In a written statement, Health Minister Terry Lake said his ministry did, in fact, turn down a research proposal from the Therapeutics Initiative that proposed to examine the effectiveness of the province's smoking cessation program, and the effectiveness and safety of the drug Champix, in particular.
Lake said the proposal was received in June 2012, but by that time another similar evaluation was already underway through the Canadian Institutes of Health Research's Drug Safety and Effectiveness Network.
"This research project was first proposed by the ministry in August 2011, long before this other research proposal was received," Lake said. "The research is expected to be completed later this year."
On Tuesday, the NDP asked during question period in the legislature why a Health Ministry employee emailed the Therapeutics Initiative, a UBC-based research group, to inform the group that an evaluation of the smoking cessation program drugs would be kept "in-house."
But the NDP suggested that the Therapeutics Initiative's proposed research might have led to results the B.C. Liberals didn't want to see, given the support the party has received from drug-maker Pfizer.
The leaked email from the ministry employee to the Therapeutics Initiative said, "It's getting political and we aren't sure anyone wants to see a published evaluation."
Lake said the provincial government would not be including the drug in the smoking cessation program, which was announced by Premier Christy Clark as a $15- to $25-million-a-year initiative in May 2011, if his ministry did not feel it belonged.
"To be clear, the ministry decided to include Champix in its smoking cessation program only after this drug went through a thorough review of safety and effectiveness by Health Canada, the independent national Common Drug Review, and B.C.'s own Drug Benefit Council.
"All of these bodies continue to monitor the ongoing independent research and data on the safety of this drug," Lake said.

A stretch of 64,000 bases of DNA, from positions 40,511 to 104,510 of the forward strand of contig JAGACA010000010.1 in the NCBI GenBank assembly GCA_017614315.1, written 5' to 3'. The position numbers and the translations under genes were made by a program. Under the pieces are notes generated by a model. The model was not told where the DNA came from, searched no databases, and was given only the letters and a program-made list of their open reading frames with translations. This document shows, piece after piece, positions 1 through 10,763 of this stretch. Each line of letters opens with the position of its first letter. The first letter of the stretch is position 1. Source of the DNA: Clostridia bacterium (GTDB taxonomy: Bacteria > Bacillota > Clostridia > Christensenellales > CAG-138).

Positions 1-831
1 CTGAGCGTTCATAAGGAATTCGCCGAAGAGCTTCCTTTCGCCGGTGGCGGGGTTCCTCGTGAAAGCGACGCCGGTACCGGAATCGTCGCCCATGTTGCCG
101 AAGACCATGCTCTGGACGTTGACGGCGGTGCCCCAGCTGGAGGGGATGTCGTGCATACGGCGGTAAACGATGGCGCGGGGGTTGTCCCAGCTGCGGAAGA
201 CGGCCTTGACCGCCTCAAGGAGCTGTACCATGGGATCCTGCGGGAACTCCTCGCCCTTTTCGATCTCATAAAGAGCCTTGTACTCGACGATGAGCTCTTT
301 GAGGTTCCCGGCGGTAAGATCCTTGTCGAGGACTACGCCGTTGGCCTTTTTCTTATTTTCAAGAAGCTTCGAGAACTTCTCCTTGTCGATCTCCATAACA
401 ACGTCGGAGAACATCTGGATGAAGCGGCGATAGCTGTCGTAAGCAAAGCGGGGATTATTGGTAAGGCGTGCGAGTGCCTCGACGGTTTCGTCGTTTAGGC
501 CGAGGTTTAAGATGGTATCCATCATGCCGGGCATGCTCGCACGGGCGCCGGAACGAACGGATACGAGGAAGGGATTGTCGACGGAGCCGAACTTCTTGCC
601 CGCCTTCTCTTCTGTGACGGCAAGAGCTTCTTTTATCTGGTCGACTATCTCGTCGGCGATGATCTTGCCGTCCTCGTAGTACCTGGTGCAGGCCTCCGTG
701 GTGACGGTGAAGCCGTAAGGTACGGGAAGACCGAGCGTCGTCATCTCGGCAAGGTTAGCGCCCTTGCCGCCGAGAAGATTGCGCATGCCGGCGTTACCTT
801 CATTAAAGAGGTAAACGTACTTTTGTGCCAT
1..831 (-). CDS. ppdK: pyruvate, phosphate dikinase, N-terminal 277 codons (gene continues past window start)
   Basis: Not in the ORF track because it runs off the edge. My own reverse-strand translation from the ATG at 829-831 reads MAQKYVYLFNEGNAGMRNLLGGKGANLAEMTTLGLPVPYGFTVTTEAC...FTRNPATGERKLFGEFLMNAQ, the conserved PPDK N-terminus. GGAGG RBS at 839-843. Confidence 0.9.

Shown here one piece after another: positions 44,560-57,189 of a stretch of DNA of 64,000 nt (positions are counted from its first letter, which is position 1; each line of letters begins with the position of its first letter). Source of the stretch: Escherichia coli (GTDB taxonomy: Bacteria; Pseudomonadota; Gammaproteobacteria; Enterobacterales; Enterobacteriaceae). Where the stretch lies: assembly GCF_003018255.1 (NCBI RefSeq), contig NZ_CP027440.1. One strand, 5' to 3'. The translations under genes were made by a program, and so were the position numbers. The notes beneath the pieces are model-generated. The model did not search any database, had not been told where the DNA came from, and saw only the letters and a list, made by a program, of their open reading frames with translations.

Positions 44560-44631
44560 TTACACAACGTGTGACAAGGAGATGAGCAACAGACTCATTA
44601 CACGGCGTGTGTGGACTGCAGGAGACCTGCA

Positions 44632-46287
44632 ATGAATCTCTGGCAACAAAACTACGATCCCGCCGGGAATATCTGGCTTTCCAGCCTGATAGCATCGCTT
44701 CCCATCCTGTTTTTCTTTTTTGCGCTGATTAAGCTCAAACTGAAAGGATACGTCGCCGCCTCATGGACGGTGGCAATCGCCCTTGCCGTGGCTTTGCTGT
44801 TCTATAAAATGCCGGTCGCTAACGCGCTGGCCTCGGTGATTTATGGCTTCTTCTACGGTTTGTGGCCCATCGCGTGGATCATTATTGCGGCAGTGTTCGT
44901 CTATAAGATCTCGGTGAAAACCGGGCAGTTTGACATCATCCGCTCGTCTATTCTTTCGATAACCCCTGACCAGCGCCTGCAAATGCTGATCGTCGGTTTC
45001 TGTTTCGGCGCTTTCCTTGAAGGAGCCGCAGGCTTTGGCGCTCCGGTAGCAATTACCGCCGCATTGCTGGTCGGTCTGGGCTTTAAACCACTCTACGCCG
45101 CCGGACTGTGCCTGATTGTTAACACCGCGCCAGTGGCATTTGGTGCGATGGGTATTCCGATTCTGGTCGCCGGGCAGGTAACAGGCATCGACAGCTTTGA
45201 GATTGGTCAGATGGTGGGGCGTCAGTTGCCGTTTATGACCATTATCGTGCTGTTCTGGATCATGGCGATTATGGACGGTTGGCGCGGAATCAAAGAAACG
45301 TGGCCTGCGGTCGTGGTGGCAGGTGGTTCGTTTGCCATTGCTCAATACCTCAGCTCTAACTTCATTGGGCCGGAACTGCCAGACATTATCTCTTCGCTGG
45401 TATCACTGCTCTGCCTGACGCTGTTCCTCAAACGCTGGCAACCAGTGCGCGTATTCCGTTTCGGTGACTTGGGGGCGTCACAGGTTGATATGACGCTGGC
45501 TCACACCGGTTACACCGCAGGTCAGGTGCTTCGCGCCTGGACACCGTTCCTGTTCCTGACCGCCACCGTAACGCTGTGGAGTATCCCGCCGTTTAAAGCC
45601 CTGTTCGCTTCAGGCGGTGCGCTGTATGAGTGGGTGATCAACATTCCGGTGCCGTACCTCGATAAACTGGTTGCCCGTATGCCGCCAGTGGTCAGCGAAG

The health ministry said that 135,000 B.C. smokers have signed up for the province's smoking cessation program since it was launched in Sept. 2011. Of those, 45,000 smokers opted to try Champix to help them quit.
Unlike smoking-cessation patches or gum, Champix contains no nicotine. Instead, it acts on the brain to reduce cravings and symptoms of withdrawal.
Lake said that Health Canada has also conducted and completed several reviews of Champix, and has reaffirmed that it considers the benefits of Champix outweigh the risks.
On May 30, Health Canada announced that the product monograph for Champix had been updated to indicate that the potential side effects of the drugs need to be taken into account, and that a nicotine replacement therapy should be considered before trying the drug.
Health Canada said that it has received just over 2,000 complaints about serious side effects from the drug since it was approved for use in Canada in 2008. Over half of those complaints were psychological in nature, the agency said.
Currently around 200 Canadians have joined a class action lawsuit against Pfizer alleging it caused serious side effects including psychiatric problems and attempted suicide. Pfizer settled a number of lawsuits related to Chantix — the same drug as Champix, but with a different marketing name — in the U.S. in 2012 and 2013.